Connor and Johnson were semifinalists last year for the award won by Wisconsin’s Melvin Gordon, as was 2015 watch lister Matt Breida of Georgia Southern.

Conference-wise, the Pac-12 led all leagues with 12 players on the list.  The other Power Five conferences has the SEC with 10, the Big Ten with eight, and the ACC and Big 12 with five each.  Amongst the Group of Five, Conference USA and the Sun Belt are tops with six apiece.

Arkansas, Oregon and USC were the only schools with two backs each listed.

2015 Doak walker Award Watch List

Pac-12, ACC lead way with nine first-round picks

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Many of us watching college football maintained the Pac-12 was college football’s strongest conference in 2014. The NFL agreed – but it also liked the ACC a whole heck of a lot, too.

The Pac-12 and ACC led all conferences with nine selections apiece. The Pac-12’s nine selections was the most it has ever had according to ESPN’s research department. The SEC, normally the far-and-away leader of this category, followed with seven. The Big Ten claimed three picks, followed by the Big 12 and American with two each.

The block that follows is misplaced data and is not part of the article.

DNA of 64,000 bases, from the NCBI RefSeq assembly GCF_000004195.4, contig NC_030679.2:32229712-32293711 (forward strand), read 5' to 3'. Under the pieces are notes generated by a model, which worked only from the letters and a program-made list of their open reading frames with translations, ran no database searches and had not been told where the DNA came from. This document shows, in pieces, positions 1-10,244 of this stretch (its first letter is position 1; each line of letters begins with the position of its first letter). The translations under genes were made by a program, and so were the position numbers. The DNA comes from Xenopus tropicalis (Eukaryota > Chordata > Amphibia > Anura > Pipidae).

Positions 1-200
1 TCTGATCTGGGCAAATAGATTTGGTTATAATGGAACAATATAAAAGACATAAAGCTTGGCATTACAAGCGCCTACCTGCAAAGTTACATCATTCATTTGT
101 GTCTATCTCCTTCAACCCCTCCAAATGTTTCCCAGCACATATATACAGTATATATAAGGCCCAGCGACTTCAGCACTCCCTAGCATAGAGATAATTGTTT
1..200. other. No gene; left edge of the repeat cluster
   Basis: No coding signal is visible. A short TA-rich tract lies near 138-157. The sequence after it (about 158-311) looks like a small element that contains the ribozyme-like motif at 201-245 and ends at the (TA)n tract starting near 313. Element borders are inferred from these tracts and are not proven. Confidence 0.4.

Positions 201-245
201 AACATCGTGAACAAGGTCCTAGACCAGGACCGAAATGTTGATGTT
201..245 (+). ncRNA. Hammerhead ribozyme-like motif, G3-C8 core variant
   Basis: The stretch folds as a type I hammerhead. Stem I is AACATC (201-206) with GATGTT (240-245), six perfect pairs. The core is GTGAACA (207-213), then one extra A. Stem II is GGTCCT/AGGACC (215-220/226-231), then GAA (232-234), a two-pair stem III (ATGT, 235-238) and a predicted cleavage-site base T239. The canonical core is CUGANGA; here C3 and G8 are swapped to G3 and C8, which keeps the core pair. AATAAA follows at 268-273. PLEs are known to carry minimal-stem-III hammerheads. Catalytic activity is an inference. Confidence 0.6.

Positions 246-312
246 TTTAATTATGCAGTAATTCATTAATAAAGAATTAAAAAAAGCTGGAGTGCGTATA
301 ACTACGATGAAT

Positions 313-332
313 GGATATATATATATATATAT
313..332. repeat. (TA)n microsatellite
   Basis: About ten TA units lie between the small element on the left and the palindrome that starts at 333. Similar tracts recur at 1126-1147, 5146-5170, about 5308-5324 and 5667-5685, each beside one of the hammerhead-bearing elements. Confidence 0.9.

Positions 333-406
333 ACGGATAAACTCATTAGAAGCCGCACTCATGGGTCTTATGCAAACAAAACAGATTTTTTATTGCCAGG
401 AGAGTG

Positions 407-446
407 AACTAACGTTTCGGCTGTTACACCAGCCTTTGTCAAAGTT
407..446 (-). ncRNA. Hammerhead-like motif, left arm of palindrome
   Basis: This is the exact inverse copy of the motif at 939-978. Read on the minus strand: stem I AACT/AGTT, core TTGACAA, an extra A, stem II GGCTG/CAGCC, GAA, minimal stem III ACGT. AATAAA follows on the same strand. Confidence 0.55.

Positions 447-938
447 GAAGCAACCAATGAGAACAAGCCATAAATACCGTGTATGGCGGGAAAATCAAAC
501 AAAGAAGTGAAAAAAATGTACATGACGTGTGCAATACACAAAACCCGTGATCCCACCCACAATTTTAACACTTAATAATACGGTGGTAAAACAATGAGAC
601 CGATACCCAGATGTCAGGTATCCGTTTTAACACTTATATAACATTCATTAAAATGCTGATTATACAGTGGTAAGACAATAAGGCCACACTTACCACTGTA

A few notes:

– The Big 12 narrowly avoids its worst first-round ever: Texas defensive tackle Malcom Brown snuck into the first round at No. 32, the Longhorns’ first pick since 2013.

– ACC leads off for the first time in a while: As widely expected, the Tampa Bay Bucs lead off the night by taking Florida State’s Jameis Winston. He became the ACC’s first No. 1 pick since the Texans grabbed N.C. State’s Mario Williams in 2006. Winston also became just the fourth player ever to complete the trio of a Heisman Trophy, a national championship and a No. 1 NFL Draft pick.

– Just because you have good players doesn’t mean you’re good: Al Golden‘s 6-7 Miami team had two first-round picks in offensive tackle Ereck Flowers and wide receiver Philip Dorsett. So did 4-8 Florida with defensive lineman Dante Fowler, Jr. and offensive lineman D.J. Humphries. Washington led all teams with three picks – defensive lineman Danny Shelton, cornerback Marcus Peters and linebacker Shaq Thompson – despite going 8-6 and posting a losing Pac-12 record.

– Other schools with multiple selections: Florida State (Winston, Cameron Erving), Clemson (Vic Beasley/Stephone Anthony), USC (Leonard Williams/Nelson Agholor) and Oregon (Marcus Mariota/Arik Armstead) Speaking of the Oregon…

– Chip Kelly just can’t help himself. Eventually there will come a time when the Pac-12 is no longer stocked with players the former Oregon coach recruited and/or coached against. Until then it’s insider trading in Philadelphia as Kelly nabbed USC’s Agholor.

– Duke is off the clock: Laken Tomlinson‘s selection was the Blue Devils’ first first-rounder in the lifetime of its entire roster.